Organizations within the international conservation community are joining forces to minimize impending extinctions in Southeast Asia, where habitat loss, trade and hunting have contributed to a dramatic decline in wildlife. The coalition is aptly named ASAP, or the Asian Species Action Partnership.
“ASAP began as a response to alarming results revealed in a 2008 comprehensive assessment for the IUCN Red List of Threatened Species,” Rachel Roberts, International Union for Conservation of Nature’s Species Survival Commission (IUCN SSC) network coordination officer, told mongabay.com.
The assessment revealed a heavy concentration of threatened mammals in Southeast Asia with similar trends observed for other animals. In response, interested conservation organizations came together in a joint call for action…
Boa Constrictor Seen Eating Howler Monkey in a First
by Douglas Main
If a snake eats a monkey in the forest and no one sees it, does it make a difference?
New evidence suggests that it does.For the first time, scientists have witnessed a boa constrictor attacking and eating a howler monkey. The finding, and boa-eating-monkey video, is noteworthy since reports of primates being eaten by predators are relatively rare, according to the study, published this month in the journal Primates.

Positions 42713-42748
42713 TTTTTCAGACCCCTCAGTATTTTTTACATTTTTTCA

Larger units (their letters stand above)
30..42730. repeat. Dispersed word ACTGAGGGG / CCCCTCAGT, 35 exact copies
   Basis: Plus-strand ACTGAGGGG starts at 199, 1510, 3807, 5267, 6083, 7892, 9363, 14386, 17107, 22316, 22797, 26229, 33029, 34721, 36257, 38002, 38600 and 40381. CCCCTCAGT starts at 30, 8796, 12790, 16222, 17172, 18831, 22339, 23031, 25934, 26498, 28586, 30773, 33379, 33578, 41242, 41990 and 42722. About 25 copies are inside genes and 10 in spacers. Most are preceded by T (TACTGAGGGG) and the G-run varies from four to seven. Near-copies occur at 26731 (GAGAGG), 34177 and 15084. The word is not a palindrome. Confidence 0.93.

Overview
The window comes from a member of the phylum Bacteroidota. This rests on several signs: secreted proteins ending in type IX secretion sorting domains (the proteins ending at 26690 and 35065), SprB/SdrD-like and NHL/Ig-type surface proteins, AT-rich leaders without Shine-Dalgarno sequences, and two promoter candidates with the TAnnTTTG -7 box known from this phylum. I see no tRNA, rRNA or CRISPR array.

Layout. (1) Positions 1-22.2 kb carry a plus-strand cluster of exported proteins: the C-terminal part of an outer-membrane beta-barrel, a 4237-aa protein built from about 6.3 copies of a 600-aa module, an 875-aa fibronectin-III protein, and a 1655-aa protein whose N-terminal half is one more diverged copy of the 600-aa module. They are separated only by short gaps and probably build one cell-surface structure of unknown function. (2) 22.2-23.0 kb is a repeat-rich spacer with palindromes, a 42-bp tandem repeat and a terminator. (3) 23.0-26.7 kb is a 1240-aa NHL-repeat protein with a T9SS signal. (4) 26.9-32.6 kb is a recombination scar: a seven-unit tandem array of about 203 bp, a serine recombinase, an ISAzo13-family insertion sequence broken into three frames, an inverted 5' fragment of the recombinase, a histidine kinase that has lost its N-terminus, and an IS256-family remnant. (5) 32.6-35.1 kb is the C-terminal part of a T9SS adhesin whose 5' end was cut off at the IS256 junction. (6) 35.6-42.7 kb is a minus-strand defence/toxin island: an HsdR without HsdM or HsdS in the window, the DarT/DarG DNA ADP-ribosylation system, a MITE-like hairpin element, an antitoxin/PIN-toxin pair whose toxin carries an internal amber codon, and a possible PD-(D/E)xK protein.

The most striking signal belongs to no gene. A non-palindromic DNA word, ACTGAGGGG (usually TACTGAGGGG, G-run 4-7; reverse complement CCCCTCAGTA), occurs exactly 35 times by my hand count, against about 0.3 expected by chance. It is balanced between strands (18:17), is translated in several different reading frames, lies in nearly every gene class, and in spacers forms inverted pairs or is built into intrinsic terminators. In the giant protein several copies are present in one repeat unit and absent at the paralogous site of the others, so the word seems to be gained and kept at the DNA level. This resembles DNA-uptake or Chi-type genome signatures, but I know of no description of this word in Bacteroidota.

"This may cause us to rethink how vulnerable [these] primates are to predation," said Paul Garber, a primatologist at the University of Illinois, who wasn’t involved in the study...
Also known as Dollman’s snub-nosed monkey, the Tonkin snub-nosed monkey is a critically endangered species of colobine monkey that is endemic to northern Vietnam. Tonkin snub-nosed monkeys life in five isolated populations that inhabit limestone hills, evergreen forests and mountains. They are diurnal and live on a diet of leaves, fruits, flowers and seeds. Foraging will usually be done in the tree tops but they will forage on the ground as well.
Tonkin snub-nosed monkeys are listed as critically endangered and face major threats due to habitat loss and hunting. Currently only 200-250 individuals are known to exist.